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US CPI Preview: What to expect? What will the impact be on the market?



Expectations are to see the year-over-year figure drop to 8.2%, which can be viewed as a slight cool-down in price growth from April’s 8.3% yearly rise.

1654753903715.jpgSource: Bloomberg
Hebe Chen | Market Analyst, Melbourne | Publication date: Thursday 09 June 2022 


The US Consumer Price Index is expected to be released on June 10, 2022, at 8:30 A.M. Eastern Time (11:30 PM AEST). The expectation is for the year on year figure to drop to 8.2%, which can be viewed as a slight cool-down in price growth from April’s 8.3% yearly rise. The core component, once food and energy prices are removed will hopefully move down to 5.9% from 6.2% year on year however, recent economic data wasn’t in the position to support an optimistic view.

The first pressure came after soaring food prices. By the end of April, the value of food increased by a steep 10.8%, the largest percentage increase since November 1980. While in May, the lockdown in China and the war in Ukraine risks only aggravated inflating prices and caused a full-on global food crisis.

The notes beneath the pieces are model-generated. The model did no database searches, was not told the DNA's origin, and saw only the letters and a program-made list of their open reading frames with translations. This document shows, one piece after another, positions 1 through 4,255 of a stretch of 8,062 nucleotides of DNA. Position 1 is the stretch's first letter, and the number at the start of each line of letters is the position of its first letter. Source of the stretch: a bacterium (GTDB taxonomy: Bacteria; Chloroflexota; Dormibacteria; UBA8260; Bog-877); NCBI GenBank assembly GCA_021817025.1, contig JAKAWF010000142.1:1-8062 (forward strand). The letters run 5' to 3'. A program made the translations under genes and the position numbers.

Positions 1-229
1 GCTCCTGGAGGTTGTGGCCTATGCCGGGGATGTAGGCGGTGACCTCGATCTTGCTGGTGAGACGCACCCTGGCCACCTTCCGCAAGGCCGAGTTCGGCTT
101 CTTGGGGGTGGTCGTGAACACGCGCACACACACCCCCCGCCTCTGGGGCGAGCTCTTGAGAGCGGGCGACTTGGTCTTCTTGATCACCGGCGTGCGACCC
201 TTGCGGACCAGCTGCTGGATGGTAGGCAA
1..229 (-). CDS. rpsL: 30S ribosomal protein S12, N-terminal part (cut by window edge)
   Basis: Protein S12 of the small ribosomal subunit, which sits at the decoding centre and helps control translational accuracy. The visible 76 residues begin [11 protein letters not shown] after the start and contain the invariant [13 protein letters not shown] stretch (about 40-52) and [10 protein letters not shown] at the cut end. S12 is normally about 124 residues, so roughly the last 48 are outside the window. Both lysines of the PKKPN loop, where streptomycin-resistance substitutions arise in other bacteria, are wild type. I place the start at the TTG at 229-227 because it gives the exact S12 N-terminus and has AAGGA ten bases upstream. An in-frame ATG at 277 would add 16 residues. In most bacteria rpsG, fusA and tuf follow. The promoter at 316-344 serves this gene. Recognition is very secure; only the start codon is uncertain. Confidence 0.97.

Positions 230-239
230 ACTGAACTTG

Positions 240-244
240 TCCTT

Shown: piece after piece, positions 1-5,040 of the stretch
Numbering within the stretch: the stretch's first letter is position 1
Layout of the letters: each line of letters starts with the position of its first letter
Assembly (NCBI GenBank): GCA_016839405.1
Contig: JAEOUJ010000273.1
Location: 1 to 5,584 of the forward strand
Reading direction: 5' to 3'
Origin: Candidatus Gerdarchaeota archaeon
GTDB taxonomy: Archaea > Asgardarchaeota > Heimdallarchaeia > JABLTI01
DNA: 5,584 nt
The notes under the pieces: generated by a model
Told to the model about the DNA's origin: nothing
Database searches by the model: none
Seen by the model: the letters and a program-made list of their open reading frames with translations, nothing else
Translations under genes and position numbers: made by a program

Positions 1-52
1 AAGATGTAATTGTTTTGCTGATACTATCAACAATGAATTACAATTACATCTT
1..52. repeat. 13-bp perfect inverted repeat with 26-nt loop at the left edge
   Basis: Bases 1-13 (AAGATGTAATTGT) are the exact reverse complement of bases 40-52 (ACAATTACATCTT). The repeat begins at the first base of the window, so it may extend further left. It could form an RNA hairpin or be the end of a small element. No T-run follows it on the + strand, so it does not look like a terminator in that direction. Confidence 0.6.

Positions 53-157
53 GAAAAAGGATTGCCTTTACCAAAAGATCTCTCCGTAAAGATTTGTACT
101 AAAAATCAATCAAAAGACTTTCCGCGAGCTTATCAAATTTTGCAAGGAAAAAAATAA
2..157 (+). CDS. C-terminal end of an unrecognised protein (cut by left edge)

The second pressure came from the US payroll gains last Friday as supporting evidence that inflation will go up.

This was followed by oil, presenting another high risk as prices climbed over 17% in three weeks and barrels were valued at $125 this week. The EU’s sanctions on Russian oil and the inventory data highlighted the supply crunch.

A hotter than expected print will undoubtedly urge the Fed to move quickly and hard as the central bank has already been blamed for 'moving behind the curve.'

The usual way to tame inflation is to raise interest rates which currently sits at 5-6% in the US, this in turn points to a federal fund rate of at least 6-7%, a level not seen since 2007. Even so, the central bank is still crossing its fingers and stressing that it could bring inflation back to the target band of around 2% though the history and the recent growth data suggest that the Fed’s next move if going to cross a fine line, causing the economy to sink.

1654754073473.JPGSource: U.S. Bureau of Labor Statistics

Oil Price

1654754129957.JPGSource: IG

S&P 500

Since early last week, Wall Street has been in a cautious mood with a relatively low trading volume and the S&P 500 is currently oscillating in the narrow band between 4077 to 4158.

In the event of a better than expected CPI print, traders are likely to see the price breach through the 50-day moving average and even the next resistance at 4194, the March low. On the other hand, slips may find imminent support from the 20-day MA. A fall through this level would most likely lead to a drawn-out decline, taking the S&P 500 down towards the May low bear market territory.

1654754289545.JPGSource: IG

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